This month is Breast Cancer Awareness Month and the aisles of every supermarket will be awash with pink merchandise. Thousands of people will buy a pink ribbon and across Australia groups of women will gather for a Girls Night In, generously donating the money they usually spend on a night out to help Cancer Council fight women's cancers, including breast.
The fact breast cancer has such a high profile is a very good thing - it means more money for life-saving research and greater community awareness of what symptoms to look out for and the importance of lifestyle and early detection.
Despite continuous improvements in treatment and survival, breast cancer is a serious health concern in Australia, affecting one in eight women. Worryingly, a growing number of private enterprises are clocking onto the fact that there is money to be made from addressing women's anxiety about breast cancer.
In the last year there has been an influx of commercial breast imaging operations in Australia. Many clinics which once offered spray tans and anti-cellulite treatments, now offer breast scanning services based on technologies whose clinical efficacy is either unknown or poorly evaluated. These services are often aggressively marketed towards women as young as 20 and in some cases are promoted as an alternative to mammographic screening. Cancer Council WA released a report earlier this year outlining some of the services currently on the market.
This trend raises a number of issues.
First of all, Australia has a very effective free national breast cancer screening program. All women aged 50 to 69 are invited for a mammogram (breast X-ray) every two years through BreastScreen, and women aged 40 to 49 and 70 or over may attend if they wish. Biennial mammography is not perfect but it is the best available screening method for breast cancer for women 40 and over. It is also the only method for which there is top level evidence that it saves lives.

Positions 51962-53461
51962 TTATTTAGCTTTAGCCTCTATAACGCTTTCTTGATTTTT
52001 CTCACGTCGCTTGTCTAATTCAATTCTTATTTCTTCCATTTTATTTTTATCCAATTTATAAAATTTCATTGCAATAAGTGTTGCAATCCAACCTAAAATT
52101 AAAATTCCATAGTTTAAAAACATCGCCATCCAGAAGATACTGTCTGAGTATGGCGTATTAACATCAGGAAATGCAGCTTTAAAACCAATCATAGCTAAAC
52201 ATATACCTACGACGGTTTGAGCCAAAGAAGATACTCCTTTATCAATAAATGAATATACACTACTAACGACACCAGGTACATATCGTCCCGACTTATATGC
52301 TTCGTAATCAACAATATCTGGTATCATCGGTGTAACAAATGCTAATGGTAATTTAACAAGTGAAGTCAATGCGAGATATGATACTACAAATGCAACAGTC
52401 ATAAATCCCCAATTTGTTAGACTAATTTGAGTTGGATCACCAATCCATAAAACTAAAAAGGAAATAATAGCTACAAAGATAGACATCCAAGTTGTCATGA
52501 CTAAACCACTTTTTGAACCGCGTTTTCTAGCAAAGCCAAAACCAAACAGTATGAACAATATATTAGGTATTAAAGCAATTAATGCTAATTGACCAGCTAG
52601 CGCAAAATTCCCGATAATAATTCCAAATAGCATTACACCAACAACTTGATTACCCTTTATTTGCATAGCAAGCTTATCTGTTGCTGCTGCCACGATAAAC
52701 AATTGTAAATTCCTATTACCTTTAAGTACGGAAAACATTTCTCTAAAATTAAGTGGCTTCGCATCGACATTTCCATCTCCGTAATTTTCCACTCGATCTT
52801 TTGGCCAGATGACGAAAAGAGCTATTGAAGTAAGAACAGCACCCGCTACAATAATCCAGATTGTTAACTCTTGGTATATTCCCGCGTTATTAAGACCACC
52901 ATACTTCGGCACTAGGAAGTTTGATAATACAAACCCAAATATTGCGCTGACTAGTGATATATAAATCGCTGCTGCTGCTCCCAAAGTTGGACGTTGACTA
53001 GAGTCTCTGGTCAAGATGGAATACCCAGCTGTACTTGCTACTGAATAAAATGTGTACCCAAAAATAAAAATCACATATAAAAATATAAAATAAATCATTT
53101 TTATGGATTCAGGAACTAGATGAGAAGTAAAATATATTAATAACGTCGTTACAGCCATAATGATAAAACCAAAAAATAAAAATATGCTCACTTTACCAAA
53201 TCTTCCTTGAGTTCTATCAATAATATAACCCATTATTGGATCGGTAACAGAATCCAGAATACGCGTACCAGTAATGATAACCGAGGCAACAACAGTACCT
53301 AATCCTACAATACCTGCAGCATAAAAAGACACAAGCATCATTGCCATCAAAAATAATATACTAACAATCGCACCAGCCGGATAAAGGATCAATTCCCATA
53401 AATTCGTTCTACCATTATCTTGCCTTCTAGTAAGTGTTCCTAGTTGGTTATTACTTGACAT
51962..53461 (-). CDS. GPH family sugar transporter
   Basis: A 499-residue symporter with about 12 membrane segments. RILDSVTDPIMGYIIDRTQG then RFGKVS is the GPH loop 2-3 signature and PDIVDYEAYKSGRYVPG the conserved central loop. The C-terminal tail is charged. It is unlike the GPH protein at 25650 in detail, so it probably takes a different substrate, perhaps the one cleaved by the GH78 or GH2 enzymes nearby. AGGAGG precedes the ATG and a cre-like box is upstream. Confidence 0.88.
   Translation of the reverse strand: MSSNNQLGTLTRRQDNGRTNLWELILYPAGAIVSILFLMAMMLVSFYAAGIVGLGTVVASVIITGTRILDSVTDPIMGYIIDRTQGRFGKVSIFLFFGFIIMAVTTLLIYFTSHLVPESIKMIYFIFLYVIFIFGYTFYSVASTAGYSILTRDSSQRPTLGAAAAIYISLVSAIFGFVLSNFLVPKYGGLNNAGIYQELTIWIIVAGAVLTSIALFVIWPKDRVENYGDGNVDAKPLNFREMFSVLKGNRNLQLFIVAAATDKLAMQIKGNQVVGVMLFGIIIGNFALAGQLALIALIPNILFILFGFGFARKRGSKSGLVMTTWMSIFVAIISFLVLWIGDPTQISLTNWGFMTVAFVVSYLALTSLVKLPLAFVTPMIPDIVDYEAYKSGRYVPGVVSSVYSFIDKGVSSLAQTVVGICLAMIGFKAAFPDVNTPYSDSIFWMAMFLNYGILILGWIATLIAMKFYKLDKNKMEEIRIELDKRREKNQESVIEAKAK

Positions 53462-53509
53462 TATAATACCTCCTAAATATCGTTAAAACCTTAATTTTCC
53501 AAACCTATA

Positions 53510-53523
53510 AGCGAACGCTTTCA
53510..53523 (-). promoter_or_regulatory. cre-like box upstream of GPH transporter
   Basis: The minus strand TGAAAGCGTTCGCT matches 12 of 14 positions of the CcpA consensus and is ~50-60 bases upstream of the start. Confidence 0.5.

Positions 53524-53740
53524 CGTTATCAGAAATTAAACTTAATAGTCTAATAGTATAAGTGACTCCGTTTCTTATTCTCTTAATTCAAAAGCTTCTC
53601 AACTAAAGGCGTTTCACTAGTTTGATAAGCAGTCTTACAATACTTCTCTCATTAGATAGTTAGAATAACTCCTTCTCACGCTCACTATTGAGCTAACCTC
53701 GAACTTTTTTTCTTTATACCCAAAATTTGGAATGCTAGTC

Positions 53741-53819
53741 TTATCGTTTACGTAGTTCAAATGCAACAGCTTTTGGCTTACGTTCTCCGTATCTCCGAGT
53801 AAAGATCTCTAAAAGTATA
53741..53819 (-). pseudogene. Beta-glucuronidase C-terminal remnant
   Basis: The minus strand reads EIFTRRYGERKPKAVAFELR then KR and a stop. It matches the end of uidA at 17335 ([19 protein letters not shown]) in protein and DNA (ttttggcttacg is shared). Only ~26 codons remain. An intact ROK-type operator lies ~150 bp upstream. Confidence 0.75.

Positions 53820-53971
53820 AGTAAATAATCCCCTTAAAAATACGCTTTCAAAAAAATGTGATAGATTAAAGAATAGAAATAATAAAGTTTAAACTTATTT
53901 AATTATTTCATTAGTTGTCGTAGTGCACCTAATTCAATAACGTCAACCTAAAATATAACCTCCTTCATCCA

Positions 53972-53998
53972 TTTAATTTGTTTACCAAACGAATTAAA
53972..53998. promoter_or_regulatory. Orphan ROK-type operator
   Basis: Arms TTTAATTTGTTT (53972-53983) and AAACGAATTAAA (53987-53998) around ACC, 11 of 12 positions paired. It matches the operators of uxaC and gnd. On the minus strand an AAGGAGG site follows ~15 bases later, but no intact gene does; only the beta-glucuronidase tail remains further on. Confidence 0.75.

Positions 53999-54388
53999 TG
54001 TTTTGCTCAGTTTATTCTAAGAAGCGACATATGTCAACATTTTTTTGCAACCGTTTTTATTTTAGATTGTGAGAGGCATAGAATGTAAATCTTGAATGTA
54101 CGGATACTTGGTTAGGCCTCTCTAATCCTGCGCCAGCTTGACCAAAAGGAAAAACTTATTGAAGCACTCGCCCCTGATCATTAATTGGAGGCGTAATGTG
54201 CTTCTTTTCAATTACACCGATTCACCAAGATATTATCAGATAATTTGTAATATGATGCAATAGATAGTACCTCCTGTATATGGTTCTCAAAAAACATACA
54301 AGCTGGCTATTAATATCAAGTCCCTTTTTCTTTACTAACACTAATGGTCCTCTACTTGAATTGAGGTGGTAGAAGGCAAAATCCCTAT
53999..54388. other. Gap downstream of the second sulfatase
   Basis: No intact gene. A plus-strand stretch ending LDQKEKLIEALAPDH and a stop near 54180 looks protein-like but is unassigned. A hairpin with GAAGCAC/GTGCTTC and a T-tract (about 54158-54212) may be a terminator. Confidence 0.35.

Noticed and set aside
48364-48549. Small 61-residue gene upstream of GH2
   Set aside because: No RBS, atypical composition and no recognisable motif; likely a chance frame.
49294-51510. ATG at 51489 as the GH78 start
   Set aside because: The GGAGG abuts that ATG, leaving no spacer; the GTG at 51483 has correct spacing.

The danger of this breast scan while-you-wax approach is that women may forego BreastScreen or being breast aware in favour of what they believe to be legitimate and scientifically based alternative ‘testing' for breast cancer. Our reason for raising these concerns is to avoid a situation whereby a woman relies on unproven methods of breast cancer detection and subsequently develops a tumour which is not detected until it's too late.
So while you may not have the funds nor the inclination to insure your bust for a vast sum of money a la Dolly, being breast aware and having regular mammograms at BreastScreen from the age of 50 (or earlier if you prefer) is the best insurance you can take to protect yourself against breast cancer.
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